Blu-ray Disc Features:
- Rated: R
- Run Time: 1 hours, 45 minutes
- Video: Color
- Released: October 23, 2007
- Originally Released: 2006
- Label: MGM (Video & DVD)
- Packaging: Keep Case
- Aspect Ratio: Full Frame - 1.33
- Aspect Ratio: Widescreen - 2.35
- 5.1 DTS HD Master Audio - English
- Dolby Digital 5.1 - French, Spanish
- Subtitles - English, French, Spanish - Optional
- Additional Release Material:
- Audio Commentary
- Alternate Scenes: Deleted Scenes (5; w/ Introduction; Optional Commentary)
- Trailers: High Definition Theatrical Trailers
- Interactive Features:
Performers, Cast and Crew:
Movieline's Hollywood Life - 11/01/2006
"[I]t makes an unmistakably mournful comment on the war....Jackson contributes a brilliant performance....Biel is equally strong..."
The Vietnam War provided plenty of cinematic ruminations on the futility of battle and the struggle of returning soldiers to adjust to normal life. With HOME OF THE BRAVE director Irwin Winkler (THE NET) applies similar concepts to the Iraq War of the early 21st century, positing actors Samuel L. Jackson, Jessica Biel, Brian Presley, and 50 Cent (credited here under his real name, Curtis Jackson) in the roles of army recruits who tussle with the mundanity of life after war. The action begins during the heat of battle, with an ambush that leaves many of its victims either dead or wounded. Winkler subsequently transports the action to the struggles his characters endure once safely back home, with alcoholism, prosthetic limbs, parental abuse, and a hostage crisis all causing innumerable problems, none of which are helped by a military that remains uninterested in their frantic pleas for help and guidance.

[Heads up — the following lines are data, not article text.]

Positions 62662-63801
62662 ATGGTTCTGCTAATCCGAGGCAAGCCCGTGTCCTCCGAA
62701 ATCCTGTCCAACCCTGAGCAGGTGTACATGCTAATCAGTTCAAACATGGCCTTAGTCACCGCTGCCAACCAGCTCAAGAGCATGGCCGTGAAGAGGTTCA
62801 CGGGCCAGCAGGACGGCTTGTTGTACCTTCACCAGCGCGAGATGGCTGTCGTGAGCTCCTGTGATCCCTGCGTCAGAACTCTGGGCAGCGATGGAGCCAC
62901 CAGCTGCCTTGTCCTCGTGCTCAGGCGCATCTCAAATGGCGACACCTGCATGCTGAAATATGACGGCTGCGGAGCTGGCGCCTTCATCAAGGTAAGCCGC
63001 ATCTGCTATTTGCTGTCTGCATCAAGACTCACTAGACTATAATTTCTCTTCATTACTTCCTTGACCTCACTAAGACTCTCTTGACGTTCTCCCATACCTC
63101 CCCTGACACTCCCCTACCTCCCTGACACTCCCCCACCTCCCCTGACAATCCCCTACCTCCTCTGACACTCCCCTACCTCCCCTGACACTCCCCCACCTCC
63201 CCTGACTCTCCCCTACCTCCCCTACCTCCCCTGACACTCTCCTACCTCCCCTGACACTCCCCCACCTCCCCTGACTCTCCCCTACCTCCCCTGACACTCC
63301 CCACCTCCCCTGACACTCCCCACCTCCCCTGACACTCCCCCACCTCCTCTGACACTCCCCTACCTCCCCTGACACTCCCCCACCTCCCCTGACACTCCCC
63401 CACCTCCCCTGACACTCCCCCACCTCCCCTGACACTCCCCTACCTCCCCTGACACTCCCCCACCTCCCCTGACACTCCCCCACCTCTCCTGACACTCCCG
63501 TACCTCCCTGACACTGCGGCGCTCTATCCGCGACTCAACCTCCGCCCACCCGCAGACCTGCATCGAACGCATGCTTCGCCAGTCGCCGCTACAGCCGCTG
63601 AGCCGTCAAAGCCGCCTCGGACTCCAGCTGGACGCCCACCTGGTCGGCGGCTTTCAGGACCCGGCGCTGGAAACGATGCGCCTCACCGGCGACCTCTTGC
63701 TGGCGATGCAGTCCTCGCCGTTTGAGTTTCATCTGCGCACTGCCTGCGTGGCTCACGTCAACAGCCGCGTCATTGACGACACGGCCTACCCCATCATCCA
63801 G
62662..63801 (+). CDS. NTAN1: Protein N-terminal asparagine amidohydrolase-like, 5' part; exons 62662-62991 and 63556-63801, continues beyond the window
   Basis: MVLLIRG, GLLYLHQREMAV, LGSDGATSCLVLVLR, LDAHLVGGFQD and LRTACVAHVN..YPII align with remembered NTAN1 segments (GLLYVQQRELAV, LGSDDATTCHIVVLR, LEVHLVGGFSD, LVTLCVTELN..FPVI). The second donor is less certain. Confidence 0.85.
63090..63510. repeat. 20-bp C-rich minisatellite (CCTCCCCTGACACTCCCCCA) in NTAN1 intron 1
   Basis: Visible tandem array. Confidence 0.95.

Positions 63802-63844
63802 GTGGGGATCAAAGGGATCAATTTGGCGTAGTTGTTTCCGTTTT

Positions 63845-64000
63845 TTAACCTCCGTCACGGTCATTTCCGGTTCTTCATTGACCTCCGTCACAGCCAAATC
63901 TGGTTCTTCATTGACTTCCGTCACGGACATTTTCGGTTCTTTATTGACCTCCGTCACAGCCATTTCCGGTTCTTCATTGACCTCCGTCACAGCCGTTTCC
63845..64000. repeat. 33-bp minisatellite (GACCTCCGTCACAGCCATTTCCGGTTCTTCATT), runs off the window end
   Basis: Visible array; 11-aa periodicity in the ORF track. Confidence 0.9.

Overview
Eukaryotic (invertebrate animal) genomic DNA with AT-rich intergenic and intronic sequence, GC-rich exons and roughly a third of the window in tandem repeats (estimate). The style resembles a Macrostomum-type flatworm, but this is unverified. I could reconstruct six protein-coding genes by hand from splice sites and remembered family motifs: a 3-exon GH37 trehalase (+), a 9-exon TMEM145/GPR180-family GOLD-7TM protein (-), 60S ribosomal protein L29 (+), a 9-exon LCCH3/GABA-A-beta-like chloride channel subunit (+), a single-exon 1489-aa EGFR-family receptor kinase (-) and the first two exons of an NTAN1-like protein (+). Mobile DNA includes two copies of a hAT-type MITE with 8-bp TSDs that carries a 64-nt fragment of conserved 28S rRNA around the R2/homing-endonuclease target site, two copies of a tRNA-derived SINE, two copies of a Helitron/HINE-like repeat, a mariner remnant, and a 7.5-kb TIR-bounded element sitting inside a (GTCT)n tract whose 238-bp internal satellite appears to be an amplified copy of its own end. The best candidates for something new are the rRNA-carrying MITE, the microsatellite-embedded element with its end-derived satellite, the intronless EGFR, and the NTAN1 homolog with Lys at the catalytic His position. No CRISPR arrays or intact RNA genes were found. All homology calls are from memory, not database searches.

Winkler infuses his film with an equal mixture of anger and grief, and while he may not reach the heights of Oliver Stone's BORN ON THE FOURTH OF JULY or Michael Cimino's THE DEER HUNTER, he draws on similar frustrations felt by the characters in those movies. HOME OF THE BRAVE was shot while the violence still raged in Iraq, which will doubtless make it a fascinating curio in years to come, especially as this denied Winkler a distance from his subject that many of the filmmakers who masterfully dissected the Vietnam War undoubtedly benefited from.
- Theatrical Release: December 15, 2006 (NY, LA); May 11, 2007 (Limited)